VENEER REMOVAL - working smart not hard


Here is the final article of the much anticipated VENEER series.

The first article explained how to deal with edge gluing loose veneer
The second article taught you how to rebuilt an area of missing veneer on a painted piece.
The third article showed you how to get bubbled veneer glued back down.

So I have shared with you many possible fixes now
I will be going over how to easily remove large sections of veneer.


Why does veneer start to lift from furniture anyway?
Hands up ... any guesses?
The ladies who have taken my workshop are not eligible so put your hands down.


The answer is
*MOISTURE*


Veneer is typically adhered with water based glues and
when water gets under the edges of the veneer it softens the glue and starts to lift.
I.E.
damp basement,
on a porch in bad weather,
moisture under a potted plant or vase


Once you have made the decision to remove the veneer
set up your furniture so the surface to be worked on is facing up.


Go get a towel big enough to cover the area of veneer and soak it with water.
You do not need hot water but make sure it is saturated but not dripping.
Spread out your wet towel over the veneer to be removed making sure the water
can get absorbed under the edges and open areas to soften the glue.


Here is the
** work smart not hard part **
.
Time to watch a movie, go to the grocery store, or do the laundry.
In other words leave it alone to do the work for you,
for at least an hour.


When you come back to the project you should be able to
easily lift and peel the veneer away.
IT'S REALLY THAT SIMPLE!

The photos I have used for this article were taken over an hour and a half from start to finish.
There is no need to use heat guns, belt sanders, or nasty gauging tools from now on.


CAUTION:
some veneers are covering up pieced together wood and wood with gauges and holes,
but for the most part the decision should be made to remove it because the alternative is worse.


****************************************
LAST BUT NOT LEAST ....
Here is a quick look at some of the new hardware available in the Etsy Shop .

There are 1000's of pieces of up-cycled hardware to choose from at 
firstfinds hardware store

  
https://www.etsy.com/ca/listing/511729001/6-handles-shabby-chic-swirling-white

  
        
https://www.etsy.com/ca/shop/Firstfinds?ref=hdr_shop_menu&search_query=misfit+knobs


  
  
https://www.etsy.com/ca/listing/496024614/4-ornate-drop-pulls-with-backplates

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10 comments:

  1. Oh, my gosh!! That is all there is to it???!!! I have a wonderful old cedar chest that has horrible, cracked, bubbled and missing veneer. I am dying to redo it, but I could only imagine how hard it would be to remove the veneer--I was, indeed, picturing heat guns, stripper, sanders, scrapers, etc. I have been waiting until I have a HUGE chunk of time before tackling this "massive" undertaking!!! Thanks to you, I can now turn this monster into a beauty!

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  2. I am sort of giggling because you are right, that is really so simple yet we sure never thought of it. Will now!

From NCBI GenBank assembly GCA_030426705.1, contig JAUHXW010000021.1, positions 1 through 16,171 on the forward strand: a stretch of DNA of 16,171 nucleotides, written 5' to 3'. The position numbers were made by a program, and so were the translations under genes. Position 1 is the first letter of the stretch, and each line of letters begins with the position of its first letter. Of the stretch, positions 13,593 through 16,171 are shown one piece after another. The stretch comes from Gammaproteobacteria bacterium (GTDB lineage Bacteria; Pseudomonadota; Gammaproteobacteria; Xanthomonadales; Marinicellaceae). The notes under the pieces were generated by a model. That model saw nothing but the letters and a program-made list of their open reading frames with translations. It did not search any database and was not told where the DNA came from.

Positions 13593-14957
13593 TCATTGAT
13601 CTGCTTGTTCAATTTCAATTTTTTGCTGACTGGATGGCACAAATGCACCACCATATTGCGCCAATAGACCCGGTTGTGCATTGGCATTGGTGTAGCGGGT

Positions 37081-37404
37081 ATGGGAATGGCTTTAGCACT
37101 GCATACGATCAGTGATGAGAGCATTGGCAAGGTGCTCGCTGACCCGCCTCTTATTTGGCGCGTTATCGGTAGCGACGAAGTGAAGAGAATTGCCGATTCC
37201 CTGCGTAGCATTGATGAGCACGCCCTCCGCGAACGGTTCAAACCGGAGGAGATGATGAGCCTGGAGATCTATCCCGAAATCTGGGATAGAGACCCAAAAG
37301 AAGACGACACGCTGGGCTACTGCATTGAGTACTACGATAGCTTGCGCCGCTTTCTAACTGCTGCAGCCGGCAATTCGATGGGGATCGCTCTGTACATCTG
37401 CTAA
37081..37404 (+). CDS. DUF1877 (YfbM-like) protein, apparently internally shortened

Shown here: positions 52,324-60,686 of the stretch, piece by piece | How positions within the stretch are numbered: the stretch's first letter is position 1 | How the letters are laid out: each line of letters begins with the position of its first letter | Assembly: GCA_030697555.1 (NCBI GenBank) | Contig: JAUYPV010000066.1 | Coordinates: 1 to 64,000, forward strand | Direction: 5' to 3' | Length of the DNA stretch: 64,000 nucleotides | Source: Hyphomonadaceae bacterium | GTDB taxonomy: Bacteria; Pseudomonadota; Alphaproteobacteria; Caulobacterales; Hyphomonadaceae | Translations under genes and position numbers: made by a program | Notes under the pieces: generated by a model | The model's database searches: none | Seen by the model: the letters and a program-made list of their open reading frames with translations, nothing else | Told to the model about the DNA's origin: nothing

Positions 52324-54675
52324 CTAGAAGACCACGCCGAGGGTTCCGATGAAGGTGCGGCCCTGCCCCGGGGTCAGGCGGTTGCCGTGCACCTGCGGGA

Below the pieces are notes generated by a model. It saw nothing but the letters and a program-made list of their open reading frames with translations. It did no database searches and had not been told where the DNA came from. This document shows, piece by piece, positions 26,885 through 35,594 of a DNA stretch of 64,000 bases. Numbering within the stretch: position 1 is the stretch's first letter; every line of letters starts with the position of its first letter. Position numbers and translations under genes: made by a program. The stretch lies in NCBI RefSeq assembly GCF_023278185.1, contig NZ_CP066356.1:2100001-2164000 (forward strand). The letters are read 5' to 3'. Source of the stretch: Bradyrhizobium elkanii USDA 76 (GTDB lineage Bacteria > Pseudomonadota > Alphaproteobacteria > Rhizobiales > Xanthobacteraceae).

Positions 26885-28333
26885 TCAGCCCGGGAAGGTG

~Bliss~

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  3. Thanks for all your tips, I was reviewing what you have posted and I have a question for you...what types of clamps do you use? I see posts and pictures of clamps but I don't know what the different ones are for. Thanks so much for all the time, effort and consideration you put into your posts, I am impressed with what you create and your attention to detail.

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  4. Really, really, really, it is this easy????? I am laughing because I say this to myself all the time, "work smarter not harder". This is definitely smarter!!!!

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  5. Smart gal...and I have learned to work smarter now harder over the years! Great tutorial! xo Diana

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  6. Bloody hell, that's all there is to it?? Wish I had known that years ago! Thanks for the quick lesson. Going to get ice now for my forehead because I actually smacked my own forehead.
    Yeah, go figure.

    http://taleweaversramblings.blogspot.ca/

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  7. Thanks for the great tip! I've never removed veneer yet, but now I know how!

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  8. yes indeedy! it is so much easier to remove veneer when it's humid outside! i love to do it then. :)

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  9. I just paid $40 for an ancient sewing machine base set-up with a complete working sewing machine still in place! I was resigned to thinking I would be removing and discarding the machine and damaged veneer case. Now I will definitely use your method to remove that veneer and try to keep it all intact. Thanks much!

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  10. Nice tip! My front door is peeling like mad... i was about to grab scrapers & all that other junk when i thought i should see what others are saying. So glad i ran across this post! Thank you SO much!

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THANK YOU ALL!